The Michigan Senate on Thursday passed a package of bills that could expand the use of cyber schools that allow students to do more learning at home.
The six bills passed 20-18, and are the latest in a wave of sweeping changes to education in Michigan since the summer. The bill package passed Thursday eliminates restrictions on statewide cyber schools and the number of students who can earn academic credits by learning via Internet. The bills also eliminated a requirement that these students also had to be enrolled in a public school.
“Cyber schools are another option we have in reforming our education system in Michigan so that we are meeting the varied needs of all of our students,” bill sponsor State Sen. Patrick Colbeck, R-Canton, said. “These schools provide a free, public education to students that can be tailored to address each child’s strengths and weaknesses while providing increased one-on-one communication with a teacher.”
But local public education officials are less than enthused.
Superintendent Michael Simeck warned Thursday during his State of the City address that the bill would allow for-profit, out-of-state cyber schools to drain resources from local school districts. In addition, Simeck said, the schools are not required to have locally elected boards, which means many of them have no accountability to residents.
"This is a 'solution' for urban districts being applied to everyone across the state," he said. "I want to encourage you to get involved. You can make the difference."
Oakland Schools Superintendent Vickie L. Markavitch also encouraged parents to lobby their legislators not to support the sweeping reforms in a podcast posted on the Oakland Schools website earlier this month.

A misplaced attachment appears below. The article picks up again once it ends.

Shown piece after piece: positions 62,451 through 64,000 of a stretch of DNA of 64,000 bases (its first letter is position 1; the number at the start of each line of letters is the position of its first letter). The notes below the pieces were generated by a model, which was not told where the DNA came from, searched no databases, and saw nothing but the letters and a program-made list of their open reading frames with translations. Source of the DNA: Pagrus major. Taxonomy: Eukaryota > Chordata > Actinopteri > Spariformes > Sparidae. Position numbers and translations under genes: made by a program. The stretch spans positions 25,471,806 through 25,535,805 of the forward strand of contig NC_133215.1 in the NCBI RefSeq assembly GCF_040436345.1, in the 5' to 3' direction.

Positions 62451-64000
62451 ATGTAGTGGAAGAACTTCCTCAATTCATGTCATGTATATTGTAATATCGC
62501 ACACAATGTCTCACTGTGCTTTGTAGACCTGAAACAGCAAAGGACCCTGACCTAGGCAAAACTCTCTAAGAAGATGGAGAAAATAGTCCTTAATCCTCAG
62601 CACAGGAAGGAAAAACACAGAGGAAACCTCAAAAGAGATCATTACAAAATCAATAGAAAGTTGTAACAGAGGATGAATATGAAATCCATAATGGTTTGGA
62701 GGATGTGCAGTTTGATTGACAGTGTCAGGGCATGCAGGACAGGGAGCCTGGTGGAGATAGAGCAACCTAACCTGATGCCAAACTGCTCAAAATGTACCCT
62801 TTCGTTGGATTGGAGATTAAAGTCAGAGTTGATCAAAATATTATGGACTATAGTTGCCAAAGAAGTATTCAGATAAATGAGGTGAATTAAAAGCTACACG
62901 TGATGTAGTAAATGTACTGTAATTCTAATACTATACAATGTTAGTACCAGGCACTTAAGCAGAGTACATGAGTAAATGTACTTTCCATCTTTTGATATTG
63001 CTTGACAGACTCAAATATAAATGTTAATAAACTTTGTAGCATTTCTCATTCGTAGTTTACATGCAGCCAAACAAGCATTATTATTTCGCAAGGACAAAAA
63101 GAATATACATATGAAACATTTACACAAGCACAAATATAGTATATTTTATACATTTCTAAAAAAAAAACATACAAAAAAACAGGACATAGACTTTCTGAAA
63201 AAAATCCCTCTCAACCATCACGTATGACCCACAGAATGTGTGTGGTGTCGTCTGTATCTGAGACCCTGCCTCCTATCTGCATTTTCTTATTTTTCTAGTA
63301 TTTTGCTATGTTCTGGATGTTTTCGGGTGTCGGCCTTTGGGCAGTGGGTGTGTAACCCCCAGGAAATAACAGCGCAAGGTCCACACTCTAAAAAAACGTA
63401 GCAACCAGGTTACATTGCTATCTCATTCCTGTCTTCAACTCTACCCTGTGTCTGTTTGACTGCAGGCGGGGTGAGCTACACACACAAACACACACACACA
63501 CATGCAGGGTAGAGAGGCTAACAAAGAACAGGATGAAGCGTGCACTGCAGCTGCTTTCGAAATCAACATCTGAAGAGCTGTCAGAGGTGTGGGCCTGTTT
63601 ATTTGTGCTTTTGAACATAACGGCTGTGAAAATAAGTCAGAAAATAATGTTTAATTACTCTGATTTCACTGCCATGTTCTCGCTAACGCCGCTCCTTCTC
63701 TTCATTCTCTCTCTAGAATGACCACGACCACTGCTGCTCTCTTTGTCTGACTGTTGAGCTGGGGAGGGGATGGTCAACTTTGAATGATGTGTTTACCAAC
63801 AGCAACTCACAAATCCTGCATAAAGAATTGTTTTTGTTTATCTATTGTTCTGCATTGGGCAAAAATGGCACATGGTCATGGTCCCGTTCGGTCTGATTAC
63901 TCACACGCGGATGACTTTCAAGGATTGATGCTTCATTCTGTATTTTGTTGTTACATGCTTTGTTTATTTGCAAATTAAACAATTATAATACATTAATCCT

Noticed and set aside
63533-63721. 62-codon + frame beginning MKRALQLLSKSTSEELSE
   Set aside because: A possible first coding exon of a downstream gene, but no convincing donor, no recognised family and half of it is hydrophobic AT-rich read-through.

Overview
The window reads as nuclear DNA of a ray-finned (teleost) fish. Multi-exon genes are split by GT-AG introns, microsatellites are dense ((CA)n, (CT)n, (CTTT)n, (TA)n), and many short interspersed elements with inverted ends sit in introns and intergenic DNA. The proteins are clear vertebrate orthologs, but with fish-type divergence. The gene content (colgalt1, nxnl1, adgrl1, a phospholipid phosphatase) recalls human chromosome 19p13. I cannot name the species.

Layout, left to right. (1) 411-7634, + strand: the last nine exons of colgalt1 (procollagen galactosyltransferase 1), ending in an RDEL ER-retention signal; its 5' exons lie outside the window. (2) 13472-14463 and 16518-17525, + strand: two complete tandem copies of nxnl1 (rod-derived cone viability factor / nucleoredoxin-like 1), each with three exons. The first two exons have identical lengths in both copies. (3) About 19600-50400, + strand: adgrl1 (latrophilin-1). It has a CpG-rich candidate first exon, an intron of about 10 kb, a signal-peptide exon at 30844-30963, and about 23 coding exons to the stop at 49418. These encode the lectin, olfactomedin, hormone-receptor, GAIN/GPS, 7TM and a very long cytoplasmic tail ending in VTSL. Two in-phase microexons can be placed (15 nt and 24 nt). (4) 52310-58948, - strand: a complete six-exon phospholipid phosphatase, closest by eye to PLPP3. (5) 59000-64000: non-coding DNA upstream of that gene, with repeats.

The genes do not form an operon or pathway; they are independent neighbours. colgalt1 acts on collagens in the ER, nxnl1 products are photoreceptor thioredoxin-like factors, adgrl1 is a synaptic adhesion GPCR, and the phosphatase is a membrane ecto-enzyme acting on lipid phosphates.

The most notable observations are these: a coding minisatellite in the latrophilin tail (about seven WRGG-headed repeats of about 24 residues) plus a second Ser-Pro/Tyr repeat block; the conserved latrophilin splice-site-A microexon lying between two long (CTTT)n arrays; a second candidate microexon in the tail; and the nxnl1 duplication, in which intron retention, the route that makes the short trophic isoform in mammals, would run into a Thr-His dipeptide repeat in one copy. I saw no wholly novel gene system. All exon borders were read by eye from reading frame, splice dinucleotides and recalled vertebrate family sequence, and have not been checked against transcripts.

In her 12-minute video, Markavitch warns of consequences that can’t be foreseen without proper research.
“Reform means change, and although no one ever intends to make things worse, the wrong reform and the wrong change can do just that,” she said. “There’s little evidence that those proposing reforms have even studied the research.”
She said she believes the changes seemed based more on ideology rather than on proven results, and quoted two studies about successful reforms in other countries.
Colbeck said there’s no evidence current students at cyber academies are lagging behind.
“Currently, students in Michigan’s two cyber schools are performing as well as or better than the statewide average for the MEAP test,” he said.
Cyber schools must be approved by the superintendent of public instruction and are governed by independent, nonprofit boards, school district boards or public charter school boards, according to a news release from the senate offices. The classes are held to the same certification standards, curriculum requirements and testing requirements as other public schools in Michigan.
The bills now go to the State House for consideration.
Berkley Patch editor Leslie Ellis contributed to this report.